Can you guess who penned these words?

Adam Smith?

David Ricardo?

Karl Marx?

Rose Luxemburg?

Noam Chomsky?

NO.

It was Saint Thomas More, in the 16th century.

Think about it.

 

*Title borrowed from the “Beauty and the Beast” theme

 

 

Colorfulifesite responds: Is spirituality compatible with wealth accumulation?

My automatic answer would be: NO. Why? because of the simple reason that wealth is expressed in what’s physical and ephemeral, whereas spirituality concerns itself with the intangible and eternal (like a memory, a proverb, or values passed on from generation to generation).

Yet upon deeper pondering, it occurred to me that it might be just the way we choose to understand the question. Let me explain: in what way are we inquiring about the compatibility of spiritual interest with the burden of accumulating wealth?

As a mother, I see both matters as compatible. Accumulating material things would help me raise my family (cat included!) more comfortably. This would give them a feeling of safety, and being loved, as they are well-provided for. And with our basic needs covered, we could “worry” about the next-level needs such as esteem and self-actualization, both of which are strongly connected with spiritual growth. 

This is only me, of course: a career-woman living in a developed country, lucky enough to have a livelihood and a strong social network of support.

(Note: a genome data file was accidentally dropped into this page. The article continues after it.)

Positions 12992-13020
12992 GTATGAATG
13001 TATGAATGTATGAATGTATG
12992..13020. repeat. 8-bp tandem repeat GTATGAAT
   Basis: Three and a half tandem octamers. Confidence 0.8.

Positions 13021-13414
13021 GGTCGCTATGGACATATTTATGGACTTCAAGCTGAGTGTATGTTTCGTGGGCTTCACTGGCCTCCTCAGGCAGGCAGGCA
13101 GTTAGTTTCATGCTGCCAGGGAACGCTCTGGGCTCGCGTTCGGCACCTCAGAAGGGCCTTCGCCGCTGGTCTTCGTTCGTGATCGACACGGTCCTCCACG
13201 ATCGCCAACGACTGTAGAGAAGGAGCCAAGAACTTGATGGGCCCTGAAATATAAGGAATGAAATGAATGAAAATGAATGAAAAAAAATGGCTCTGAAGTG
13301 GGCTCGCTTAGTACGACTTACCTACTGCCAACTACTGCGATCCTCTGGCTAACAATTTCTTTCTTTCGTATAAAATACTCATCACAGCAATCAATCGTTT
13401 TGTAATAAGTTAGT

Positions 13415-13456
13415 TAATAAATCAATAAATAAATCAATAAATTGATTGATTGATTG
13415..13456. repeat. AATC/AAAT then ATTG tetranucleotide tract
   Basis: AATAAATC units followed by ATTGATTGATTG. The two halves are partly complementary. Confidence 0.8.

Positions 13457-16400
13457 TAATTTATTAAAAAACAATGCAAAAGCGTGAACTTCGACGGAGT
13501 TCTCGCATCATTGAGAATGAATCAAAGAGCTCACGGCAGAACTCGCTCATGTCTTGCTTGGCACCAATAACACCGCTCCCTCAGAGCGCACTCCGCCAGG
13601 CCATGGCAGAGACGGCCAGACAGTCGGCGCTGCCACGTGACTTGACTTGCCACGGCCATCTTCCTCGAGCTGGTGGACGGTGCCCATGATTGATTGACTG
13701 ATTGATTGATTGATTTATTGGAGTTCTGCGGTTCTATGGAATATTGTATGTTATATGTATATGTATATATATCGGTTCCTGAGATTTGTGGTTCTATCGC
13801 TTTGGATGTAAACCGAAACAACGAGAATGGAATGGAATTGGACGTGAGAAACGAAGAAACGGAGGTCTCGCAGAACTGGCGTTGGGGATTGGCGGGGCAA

What about the woman who’s the exact opposite of me? a younger, single female, living in a poorer country, with no job and no one to rely on? would she have a stronger or equal faith than/as what I have? would she be more spiritually mature than I am? is she holding on to spirituality as her means of consolation, or is she really maximizing her full potential in spiritual development because she’s not distracted with “worldly” and “material” concerns?

SPIRITUAL WEALTH MENTAL WEALTH FINANCIAL WEALTH PHYSICAL WEALTH WORLD PEACE LIVE AND AFFECTION

Image courtesy of: http://love-peace-gratitude.blogspot.com.es/p/spiritual-wealth.html

As a citizen, my stance only became more confounded the day I read the Dalai Lama utter the following statement:

The economic system of Marxism is founded on moral principles, while capitalism is concerned only with gain and profitability. Marxism is concerned with the distribution of wealth on an equal basis … as well as the fate of those who are underprivileged and in need, and [it] cares about the victims of minority-imposed exploitation. For those reasons, the system appeals to me, and it seems fair. (“Of course the Dalai Lama’s a Marxist”, The Guardian)